Author(s): Ptitsyn OB, Pain RH, Semisotnov GV, Zerovnik E, Razgulyaev OI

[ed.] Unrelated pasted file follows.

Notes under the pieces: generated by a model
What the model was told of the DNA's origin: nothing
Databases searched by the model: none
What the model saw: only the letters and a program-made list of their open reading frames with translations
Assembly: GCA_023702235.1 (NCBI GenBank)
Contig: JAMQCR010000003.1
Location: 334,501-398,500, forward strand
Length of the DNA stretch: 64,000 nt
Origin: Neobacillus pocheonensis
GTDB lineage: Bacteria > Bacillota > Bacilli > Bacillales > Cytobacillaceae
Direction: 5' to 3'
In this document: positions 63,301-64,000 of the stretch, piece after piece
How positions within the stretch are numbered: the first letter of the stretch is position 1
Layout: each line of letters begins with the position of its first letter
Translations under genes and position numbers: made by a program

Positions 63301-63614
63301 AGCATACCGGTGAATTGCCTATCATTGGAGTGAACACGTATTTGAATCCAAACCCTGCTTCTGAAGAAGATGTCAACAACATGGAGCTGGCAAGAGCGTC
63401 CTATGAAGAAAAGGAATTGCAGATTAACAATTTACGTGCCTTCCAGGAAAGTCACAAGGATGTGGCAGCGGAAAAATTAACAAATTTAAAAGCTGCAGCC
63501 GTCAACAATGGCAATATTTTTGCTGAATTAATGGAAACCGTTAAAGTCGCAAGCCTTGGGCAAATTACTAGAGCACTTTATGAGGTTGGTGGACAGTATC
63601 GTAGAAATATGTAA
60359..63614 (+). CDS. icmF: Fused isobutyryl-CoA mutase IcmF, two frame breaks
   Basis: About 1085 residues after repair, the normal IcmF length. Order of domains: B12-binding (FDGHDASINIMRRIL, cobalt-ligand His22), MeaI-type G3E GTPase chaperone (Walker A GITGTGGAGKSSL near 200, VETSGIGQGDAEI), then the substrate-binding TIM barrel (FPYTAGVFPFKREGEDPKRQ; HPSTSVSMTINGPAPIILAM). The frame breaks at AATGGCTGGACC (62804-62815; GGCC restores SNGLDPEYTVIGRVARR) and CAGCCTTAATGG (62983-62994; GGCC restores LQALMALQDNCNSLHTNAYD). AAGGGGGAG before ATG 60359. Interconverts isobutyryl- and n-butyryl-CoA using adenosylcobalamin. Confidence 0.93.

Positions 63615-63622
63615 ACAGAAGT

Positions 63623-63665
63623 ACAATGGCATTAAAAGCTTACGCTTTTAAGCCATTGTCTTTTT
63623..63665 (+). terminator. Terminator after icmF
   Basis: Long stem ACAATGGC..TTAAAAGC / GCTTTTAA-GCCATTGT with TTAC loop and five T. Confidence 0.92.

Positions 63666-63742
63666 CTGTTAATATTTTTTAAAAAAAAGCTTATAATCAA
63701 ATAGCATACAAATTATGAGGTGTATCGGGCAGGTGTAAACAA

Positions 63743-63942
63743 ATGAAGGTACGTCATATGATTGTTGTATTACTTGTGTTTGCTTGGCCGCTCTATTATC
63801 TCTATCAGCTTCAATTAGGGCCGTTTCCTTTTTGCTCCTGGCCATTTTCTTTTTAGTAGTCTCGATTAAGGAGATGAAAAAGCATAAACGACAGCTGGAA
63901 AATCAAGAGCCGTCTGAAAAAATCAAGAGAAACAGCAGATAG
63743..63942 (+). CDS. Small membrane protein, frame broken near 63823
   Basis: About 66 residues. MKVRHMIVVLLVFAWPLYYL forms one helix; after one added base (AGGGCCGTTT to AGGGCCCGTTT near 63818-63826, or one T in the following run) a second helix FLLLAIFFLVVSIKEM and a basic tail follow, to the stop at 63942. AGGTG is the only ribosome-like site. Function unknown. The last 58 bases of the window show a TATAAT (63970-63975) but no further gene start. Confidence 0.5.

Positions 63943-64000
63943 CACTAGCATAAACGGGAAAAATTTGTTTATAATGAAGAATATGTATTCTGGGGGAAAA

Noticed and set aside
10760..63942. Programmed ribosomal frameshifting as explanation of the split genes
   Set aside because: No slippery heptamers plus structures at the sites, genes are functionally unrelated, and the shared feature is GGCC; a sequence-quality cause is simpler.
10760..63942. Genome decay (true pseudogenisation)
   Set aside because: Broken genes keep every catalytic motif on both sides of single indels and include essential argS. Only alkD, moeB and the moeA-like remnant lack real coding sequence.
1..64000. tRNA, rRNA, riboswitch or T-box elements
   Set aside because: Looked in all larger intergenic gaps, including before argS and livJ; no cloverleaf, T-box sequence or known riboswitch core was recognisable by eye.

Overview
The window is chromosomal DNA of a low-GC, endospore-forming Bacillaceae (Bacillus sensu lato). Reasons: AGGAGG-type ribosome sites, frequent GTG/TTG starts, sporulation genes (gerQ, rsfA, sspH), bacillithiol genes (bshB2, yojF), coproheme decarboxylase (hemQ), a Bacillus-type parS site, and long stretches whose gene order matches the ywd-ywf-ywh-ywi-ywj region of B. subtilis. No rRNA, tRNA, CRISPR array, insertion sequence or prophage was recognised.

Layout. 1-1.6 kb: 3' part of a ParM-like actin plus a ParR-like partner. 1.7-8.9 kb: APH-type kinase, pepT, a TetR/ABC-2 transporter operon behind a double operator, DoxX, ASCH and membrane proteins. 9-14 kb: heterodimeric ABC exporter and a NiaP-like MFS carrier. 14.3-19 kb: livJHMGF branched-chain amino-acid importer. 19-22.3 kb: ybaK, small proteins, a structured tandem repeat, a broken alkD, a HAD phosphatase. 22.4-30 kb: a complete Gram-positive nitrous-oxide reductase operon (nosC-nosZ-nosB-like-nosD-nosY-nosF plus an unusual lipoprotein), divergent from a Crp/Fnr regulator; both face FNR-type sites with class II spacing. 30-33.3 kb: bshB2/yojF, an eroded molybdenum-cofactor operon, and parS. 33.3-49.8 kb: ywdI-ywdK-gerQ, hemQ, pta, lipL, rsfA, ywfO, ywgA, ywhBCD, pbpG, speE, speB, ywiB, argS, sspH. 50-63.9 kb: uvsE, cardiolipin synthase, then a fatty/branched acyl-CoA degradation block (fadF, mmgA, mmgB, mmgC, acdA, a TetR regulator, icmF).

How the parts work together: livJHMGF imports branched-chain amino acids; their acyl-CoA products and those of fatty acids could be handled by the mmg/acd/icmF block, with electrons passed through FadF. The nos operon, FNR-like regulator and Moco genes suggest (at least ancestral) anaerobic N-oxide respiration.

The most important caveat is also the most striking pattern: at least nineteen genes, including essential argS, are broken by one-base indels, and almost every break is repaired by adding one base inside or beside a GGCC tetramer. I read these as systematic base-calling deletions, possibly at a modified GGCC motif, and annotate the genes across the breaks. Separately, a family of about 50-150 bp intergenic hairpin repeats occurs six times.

Abstract The folding of globular proteins occurs through intermediate states whose characterisation provides information about the mechanism of folding. A major class of intermediate states is the compact 'molten globule', whose characteristics have been studied intensively in those conditions in which it is stable (at acid pH, high temperatures and intermediate concentrations of strong denaturants). In studies involving bovine carbonic anhydrase, human alpha-lact-albumin, bovine beta-lactoglobulin, yeast phosphoglycerate kinase, beta-lactamase from Staphylococcus aureus and recombinant human interleukin 1 beta, we have demonstrated that a transient intermediate which accumulates during refolding is compact and has the properties of the 'molten globule' state. We show that it is formed within 0.1-0.2 s. These proteins belong to different structural types (beta, alpha + beta and alpha/beta), with and without disulphide bridges and they include proteins with quite different times of complete folding (from seconds to decades of minutes). We propose that the formation of the transient molten globule state occurs early on the pathway of folding of all globular proteins.